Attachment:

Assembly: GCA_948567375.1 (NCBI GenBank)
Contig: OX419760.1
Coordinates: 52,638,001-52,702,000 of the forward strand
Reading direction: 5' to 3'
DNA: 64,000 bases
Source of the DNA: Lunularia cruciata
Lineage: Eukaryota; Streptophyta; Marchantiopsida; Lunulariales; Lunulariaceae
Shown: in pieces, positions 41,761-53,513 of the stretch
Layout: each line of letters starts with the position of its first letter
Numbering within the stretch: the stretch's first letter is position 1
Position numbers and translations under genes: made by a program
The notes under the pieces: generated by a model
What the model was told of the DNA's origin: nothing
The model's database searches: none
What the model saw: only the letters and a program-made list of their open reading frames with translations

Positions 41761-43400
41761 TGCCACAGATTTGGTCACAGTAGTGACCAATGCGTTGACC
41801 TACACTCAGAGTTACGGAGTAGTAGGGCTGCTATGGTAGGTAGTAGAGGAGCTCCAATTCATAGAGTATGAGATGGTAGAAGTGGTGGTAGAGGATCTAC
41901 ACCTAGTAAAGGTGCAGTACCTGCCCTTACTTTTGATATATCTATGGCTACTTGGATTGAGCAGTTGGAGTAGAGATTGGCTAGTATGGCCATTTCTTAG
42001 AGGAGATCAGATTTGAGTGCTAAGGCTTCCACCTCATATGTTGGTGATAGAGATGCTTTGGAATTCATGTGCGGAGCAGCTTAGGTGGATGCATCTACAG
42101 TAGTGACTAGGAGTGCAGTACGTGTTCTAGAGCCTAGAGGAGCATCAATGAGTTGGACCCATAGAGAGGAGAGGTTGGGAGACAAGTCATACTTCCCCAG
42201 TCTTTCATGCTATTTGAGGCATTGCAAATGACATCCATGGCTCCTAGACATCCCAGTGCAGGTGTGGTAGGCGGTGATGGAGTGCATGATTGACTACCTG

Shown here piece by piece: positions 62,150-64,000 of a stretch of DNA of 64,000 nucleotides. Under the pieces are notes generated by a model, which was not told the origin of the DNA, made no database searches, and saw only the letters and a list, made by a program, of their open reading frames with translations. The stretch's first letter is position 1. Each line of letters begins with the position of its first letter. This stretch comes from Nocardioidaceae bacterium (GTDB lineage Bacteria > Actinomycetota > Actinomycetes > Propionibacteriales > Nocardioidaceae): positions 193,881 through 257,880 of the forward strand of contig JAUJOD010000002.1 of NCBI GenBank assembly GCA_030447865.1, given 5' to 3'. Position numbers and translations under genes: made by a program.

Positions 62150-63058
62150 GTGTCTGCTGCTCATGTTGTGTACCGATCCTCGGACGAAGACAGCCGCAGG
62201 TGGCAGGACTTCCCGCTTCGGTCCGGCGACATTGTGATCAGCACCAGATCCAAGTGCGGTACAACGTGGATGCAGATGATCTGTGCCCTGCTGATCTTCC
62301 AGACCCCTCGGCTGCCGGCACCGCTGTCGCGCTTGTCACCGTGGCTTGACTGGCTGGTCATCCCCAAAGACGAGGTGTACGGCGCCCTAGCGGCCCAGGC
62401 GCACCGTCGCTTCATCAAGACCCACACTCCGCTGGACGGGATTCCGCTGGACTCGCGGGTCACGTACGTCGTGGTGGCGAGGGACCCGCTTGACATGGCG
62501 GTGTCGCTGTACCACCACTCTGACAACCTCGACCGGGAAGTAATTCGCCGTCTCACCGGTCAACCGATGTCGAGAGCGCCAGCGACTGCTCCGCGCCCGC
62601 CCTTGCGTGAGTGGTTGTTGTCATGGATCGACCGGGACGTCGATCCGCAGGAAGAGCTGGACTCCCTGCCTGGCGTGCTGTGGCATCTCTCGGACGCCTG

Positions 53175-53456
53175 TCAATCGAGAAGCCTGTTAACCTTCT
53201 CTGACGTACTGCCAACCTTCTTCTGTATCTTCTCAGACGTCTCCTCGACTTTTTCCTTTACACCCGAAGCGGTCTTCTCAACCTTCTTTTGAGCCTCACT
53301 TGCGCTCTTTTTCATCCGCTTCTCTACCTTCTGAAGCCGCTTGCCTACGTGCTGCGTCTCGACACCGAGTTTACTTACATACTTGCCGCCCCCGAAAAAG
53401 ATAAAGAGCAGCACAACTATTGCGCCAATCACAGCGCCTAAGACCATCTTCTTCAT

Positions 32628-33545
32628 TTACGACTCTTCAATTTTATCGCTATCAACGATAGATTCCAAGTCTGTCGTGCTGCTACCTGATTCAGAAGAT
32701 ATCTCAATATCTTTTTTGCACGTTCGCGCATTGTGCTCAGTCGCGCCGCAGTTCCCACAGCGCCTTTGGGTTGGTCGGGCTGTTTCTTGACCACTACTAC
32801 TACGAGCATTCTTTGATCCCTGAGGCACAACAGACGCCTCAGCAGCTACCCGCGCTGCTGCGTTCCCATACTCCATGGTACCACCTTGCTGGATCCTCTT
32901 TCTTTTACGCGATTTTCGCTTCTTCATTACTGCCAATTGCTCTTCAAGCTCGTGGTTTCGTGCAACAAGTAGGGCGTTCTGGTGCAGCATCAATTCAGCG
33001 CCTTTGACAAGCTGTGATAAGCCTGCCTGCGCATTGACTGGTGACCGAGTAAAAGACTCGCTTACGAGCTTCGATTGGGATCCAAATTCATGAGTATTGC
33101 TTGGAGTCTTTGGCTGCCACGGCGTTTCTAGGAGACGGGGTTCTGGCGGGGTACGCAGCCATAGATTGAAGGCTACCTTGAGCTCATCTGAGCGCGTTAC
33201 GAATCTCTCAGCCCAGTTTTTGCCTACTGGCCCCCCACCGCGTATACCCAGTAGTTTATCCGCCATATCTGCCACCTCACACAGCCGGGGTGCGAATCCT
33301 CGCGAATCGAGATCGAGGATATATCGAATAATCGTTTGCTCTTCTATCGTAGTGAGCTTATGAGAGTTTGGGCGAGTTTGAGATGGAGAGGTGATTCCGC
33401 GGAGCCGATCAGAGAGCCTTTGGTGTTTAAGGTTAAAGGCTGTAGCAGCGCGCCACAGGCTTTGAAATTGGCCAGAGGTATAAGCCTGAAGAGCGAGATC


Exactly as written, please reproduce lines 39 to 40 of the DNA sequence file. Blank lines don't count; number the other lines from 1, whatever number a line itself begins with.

32801 TACGAGCATTCTTTGATCCCTGAGGCACAACAGACGCCTCAGCAGCTACCCGCGCTGCTGCGTTCCCATACTCCATGGTACCACCTTGCTGGATCCTCTT
32901 TCTTTTACGCGATTTTCGCTTCTTCATTACTGCCAATTGCTCTTCAAGCTCGTGGTTTCGTGCAACAAGTAGGGCGTTCTGGTGCAGCATCAATTCAGCG